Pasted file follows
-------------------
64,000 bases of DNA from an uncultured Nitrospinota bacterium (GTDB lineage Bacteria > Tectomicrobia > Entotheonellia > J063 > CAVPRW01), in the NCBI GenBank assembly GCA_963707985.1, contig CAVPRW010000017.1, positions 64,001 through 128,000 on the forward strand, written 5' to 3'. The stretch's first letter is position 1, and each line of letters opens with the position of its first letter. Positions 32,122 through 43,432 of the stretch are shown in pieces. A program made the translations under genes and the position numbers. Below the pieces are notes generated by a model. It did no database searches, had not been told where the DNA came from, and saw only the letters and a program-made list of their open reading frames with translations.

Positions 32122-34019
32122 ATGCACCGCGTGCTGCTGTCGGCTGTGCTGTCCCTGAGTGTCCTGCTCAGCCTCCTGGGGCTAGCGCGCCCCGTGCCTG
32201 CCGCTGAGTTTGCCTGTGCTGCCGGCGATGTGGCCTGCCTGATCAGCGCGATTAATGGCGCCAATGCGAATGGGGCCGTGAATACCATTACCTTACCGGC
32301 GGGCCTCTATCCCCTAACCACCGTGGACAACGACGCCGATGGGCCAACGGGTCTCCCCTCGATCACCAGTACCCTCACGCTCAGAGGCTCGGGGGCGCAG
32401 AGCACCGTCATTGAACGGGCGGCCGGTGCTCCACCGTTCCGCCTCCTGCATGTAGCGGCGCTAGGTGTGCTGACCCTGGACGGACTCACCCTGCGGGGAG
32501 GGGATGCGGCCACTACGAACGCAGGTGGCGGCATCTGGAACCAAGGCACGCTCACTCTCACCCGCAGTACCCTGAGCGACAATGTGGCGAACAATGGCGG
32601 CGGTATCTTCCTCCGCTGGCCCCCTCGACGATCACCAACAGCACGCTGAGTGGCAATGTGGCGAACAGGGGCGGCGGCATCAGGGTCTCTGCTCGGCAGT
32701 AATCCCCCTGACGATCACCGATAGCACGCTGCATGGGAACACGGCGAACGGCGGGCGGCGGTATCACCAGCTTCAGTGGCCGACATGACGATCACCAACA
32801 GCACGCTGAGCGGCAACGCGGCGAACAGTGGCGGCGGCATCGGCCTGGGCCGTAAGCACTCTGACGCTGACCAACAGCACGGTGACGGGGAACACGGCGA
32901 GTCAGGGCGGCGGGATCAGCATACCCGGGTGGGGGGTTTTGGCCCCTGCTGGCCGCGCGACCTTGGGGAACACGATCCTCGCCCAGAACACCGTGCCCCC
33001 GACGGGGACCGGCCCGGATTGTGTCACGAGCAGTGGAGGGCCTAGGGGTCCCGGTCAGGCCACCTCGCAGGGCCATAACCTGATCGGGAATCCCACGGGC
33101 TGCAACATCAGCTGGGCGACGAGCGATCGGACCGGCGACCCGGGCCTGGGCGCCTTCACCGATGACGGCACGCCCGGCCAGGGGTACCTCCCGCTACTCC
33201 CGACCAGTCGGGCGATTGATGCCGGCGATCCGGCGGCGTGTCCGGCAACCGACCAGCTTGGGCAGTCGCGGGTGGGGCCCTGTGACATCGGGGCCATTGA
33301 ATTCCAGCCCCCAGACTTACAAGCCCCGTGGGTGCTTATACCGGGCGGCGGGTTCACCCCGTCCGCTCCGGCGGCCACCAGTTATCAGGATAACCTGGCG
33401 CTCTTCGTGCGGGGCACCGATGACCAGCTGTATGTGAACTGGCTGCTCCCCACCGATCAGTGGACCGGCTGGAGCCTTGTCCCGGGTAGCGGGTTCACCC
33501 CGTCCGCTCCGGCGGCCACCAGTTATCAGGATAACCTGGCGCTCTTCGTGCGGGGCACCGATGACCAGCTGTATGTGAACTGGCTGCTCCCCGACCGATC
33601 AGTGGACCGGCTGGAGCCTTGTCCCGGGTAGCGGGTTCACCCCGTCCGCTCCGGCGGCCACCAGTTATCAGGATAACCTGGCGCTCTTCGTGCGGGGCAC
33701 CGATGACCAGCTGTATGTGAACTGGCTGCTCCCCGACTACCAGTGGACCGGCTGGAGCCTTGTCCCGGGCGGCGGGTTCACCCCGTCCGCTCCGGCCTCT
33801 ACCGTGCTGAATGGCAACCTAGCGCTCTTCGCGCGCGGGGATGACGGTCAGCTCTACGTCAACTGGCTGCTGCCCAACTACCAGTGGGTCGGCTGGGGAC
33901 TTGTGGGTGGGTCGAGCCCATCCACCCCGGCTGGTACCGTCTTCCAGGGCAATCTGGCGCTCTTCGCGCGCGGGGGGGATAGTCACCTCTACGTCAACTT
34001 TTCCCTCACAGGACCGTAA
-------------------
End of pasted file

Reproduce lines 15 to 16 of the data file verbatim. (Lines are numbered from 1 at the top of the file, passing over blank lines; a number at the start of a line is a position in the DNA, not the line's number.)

33301 ATTCCAGCCCCCAGACTTACAAGCCCCGTGGGTGCTTATACCGGGCGGCGGGTTCACCCCGTCCGCTCCGGCGGCCACCAGTTATCAGGATAACCTGGCG
33401 CTCTTCGTGCGGGGCACCGATGACCAGCTGTATGTGAACTGGCTGCTCCCCACCGATCAGTGGACCGGCTGGAGCCTTGTCCCGGGTAGCGGGTTCACCC